Now let's look at the findings of the study. Like most politically oriented statements about economic issues, it turns out that this study is little more than an exercise in making forecasts that are superficially defensible as objective, but are in fact skewed by arbitrary assumptions chosen to ensure the desired result. I suppose we could say that this study is challenged by various methodological issues. Or we could just say it's a pack of lies.

First, the study takes as its estimate of the actuarial shortfall in Social Security and Medicare the figures calculated by the programs' trustees in their most recent annual report. These calculations drastically underestimate the deficits in these programs because they give them credit for the principle value and anticipated interest earned from the Treasury bonds in the programs' trust funds -- the so-called "lockbox."

But as Matthew Hoy pointed out today on, the true and far greater value of the deficit will only become obvious in 15 years when present payroll tax revenues will not be enough to meet present benefit payments. Then,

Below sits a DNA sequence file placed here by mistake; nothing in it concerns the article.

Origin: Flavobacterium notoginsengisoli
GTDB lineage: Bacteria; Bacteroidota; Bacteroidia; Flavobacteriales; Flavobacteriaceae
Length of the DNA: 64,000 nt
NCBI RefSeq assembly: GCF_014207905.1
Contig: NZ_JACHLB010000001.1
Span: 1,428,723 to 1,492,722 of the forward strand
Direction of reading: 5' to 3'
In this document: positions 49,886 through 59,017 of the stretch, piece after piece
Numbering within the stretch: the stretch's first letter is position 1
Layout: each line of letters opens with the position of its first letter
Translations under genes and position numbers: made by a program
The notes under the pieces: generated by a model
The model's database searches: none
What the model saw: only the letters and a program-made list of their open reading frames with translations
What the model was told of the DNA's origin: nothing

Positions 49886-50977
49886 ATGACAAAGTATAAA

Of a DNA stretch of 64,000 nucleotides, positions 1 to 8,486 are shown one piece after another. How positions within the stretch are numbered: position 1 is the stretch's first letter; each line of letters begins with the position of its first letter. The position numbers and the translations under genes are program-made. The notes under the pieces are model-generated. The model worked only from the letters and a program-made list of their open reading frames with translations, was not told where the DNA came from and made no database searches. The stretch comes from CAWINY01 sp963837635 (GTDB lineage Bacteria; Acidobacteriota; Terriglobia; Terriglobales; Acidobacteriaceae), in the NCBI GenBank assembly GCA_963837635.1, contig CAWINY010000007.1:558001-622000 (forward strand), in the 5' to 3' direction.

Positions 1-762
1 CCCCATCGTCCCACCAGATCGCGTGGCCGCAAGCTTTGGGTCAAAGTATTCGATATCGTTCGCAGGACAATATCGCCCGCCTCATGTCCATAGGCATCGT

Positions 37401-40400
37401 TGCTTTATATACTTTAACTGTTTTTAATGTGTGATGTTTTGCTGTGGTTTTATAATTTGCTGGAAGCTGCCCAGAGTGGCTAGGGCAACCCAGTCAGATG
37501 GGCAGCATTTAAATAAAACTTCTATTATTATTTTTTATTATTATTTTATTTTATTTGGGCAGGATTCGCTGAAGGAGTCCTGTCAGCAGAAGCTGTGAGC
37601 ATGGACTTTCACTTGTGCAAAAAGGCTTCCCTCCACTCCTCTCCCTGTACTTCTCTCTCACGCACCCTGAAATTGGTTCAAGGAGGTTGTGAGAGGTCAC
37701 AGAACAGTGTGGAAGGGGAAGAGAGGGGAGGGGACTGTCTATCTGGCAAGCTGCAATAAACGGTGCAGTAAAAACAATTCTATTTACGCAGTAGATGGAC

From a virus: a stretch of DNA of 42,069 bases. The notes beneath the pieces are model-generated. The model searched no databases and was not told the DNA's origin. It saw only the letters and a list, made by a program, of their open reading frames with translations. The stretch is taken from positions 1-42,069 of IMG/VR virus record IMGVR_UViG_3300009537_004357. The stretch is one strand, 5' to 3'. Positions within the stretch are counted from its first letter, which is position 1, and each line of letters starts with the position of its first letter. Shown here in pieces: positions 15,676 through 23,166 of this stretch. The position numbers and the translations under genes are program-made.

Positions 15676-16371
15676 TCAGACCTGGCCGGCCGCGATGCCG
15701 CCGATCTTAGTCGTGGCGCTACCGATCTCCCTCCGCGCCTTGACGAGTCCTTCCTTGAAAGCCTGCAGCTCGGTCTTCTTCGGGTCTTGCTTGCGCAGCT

"When the government actually has to start redeeming those bonds in the 'lockbox,' that money has to come from somewhere. Unfortunately for the American people, that somewhere is the general fund, which pays for interstate highways, the military, and various pork programs... "

This is true because the bonds in the trust fund are nothing but promises from one unit of the government to pay another unit of government. To count these bonds or the interest on them as an "asset" of the programs would be the precise equivalent of writing a check to yourself and depositing it in your own checking account -- in a word, worthless.